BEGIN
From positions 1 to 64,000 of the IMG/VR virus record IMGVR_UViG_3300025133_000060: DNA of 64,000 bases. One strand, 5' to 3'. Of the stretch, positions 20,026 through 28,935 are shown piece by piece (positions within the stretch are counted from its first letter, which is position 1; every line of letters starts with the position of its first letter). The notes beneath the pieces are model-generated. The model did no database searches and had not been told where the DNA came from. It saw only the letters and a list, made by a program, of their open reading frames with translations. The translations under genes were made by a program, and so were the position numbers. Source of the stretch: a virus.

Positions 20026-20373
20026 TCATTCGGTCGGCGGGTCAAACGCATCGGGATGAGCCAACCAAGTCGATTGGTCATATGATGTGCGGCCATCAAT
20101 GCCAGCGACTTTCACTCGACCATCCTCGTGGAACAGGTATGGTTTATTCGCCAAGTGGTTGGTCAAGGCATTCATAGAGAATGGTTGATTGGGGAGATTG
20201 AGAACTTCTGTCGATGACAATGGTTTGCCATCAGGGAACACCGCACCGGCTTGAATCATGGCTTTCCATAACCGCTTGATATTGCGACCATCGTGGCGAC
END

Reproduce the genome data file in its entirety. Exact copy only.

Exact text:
From positions 1 to 64,000 of the IMG/VR virus record IMGVR_UViG_3300025133_000060: DNA of 64,000 bases. One strand, 5' to 3'. Of the stretch, positions 20,026 through 28,935 are shown piece by piece (positions within the stretch are counted from its first letter, which is position 1; every line of letters starts with the position of its first letter). The notes beneath the pieces are model-generated. The model did no database searches and had not been told where the DNA came from. It saw only the letters and a list, made by a program, of their open reading frames with translations. The translations under genes were made by a program, and so were the position numbers. Source of the stretch: a virus.

Positions 20026-20373
20026 TCATTCGGTCGGCGGGTCAAACGCATCGGGATGAGCCAACCAAGTCGATTGGTCATATGATGTGCGGCCATCAAT
20101 GCCAGCGACTTTCACTCGACCATCCTCGTGGAACAGGTATGGTTTATTCGCCAAGTGGTTGGTCAAGGCATTCATAGAGAATGGTTGATTGGGGAGATTG
20201 AGAACTTCTGTCGATGACAATGGTTTGCCATCAGGGAACACCGCACCGGCTTGAATCATGGCTTTCCATAACCGCTTGATATTGCGACCATCGTGGCGAC